ER Doctor/Hospital Must Stand Trial Even Though Patient Left Hospital Against Medical Advice
On December 23, 2016, an upstate intermediate Appellate Court held that just because a patient leaves the hospital against the advice of the ER physician doesn't mean the hospital is immune from suit. The plaintiff sought compensation for the partial amputation of two frostbitten fingers which happened shortly after he left the hospital. The plaintiff had signed a form releasing the hospital from liability because the patient was leaving the hospital against medical advice. Two hours later the police found the plaintiff outdoors, freezing and disoriented. The Court reasoned that since the claim was that the hospital and ER doctor had allegedly committed malpractice in the assessment of his condition before the plaintiff signed the form and left--a jury should decide this case. Ingutti v Rochester General Hospital (2016)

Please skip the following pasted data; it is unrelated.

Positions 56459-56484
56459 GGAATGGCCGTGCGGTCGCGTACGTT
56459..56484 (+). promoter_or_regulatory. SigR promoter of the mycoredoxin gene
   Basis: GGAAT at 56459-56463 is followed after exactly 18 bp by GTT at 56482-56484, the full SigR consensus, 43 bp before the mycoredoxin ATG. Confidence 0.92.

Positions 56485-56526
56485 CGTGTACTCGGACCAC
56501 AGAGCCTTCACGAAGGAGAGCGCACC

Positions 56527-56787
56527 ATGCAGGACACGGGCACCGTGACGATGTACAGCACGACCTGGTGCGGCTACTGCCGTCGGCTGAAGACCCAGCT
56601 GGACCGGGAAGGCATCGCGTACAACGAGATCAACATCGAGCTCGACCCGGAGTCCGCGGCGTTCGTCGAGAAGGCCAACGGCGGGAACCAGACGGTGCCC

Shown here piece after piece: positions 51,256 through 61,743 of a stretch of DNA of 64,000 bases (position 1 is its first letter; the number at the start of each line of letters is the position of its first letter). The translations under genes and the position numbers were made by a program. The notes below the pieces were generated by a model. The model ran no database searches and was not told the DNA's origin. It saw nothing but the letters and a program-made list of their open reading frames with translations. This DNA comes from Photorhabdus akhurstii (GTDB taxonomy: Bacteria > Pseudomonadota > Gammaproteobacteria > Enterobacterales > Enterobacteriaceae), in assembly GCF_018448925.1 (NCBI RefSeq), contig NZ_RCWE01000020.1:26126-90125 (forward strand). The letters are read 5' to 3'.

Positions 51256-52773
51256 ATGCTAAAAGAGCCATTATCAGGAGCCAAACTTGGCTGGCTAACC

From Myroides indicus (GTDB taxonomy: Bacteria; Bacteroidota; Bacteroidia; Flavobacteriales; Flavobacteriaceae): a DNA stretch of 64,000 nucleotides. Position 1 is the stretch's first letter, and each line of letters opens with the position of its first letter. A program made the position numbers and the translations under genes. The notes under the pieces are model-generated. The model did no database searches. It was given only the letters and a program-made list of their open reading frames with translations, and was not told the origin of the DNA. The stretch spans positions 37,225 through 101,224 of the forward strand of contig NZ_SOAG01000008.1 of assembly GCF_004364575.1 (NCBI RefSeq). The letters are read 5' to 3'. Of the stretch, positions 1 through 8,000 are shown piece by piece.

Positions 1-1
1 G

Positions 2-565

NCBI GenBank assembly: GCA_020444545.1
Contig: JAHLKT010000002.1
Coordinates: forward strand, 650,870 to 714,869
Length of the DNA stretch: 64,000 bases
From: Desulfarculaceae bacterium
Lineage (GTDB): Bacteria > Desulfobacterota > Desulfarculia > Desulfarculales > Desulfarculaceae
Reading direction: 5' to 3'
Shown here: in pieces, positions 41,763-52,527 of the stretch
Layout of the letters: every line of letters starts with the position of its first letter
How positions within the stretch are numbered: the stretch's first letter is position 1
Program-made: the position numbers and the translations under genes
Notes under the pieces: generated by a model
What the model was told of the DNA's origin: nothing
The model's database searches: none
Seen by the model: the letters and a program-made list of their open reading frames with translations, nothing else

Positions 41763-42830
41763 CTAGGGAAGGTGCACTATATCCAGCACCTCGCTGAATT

New York's highest level appellate court, the Court of Appeals has recently held that patient's who come to the hospital voluntarily may not be involuntarily restrained just because they are intoxicated. Nor can a patient be involuntarily "confined simply because he was having suicidal thoughts a month ago." As such when a hospital lacks the statutory authority under Mental Hygiene Law Section 22.09 to involuntarily detain a patient, there can be no such duty or obligation owed by the hospital to the patient. Kowalsi v St. Francis Hosp. (2013)
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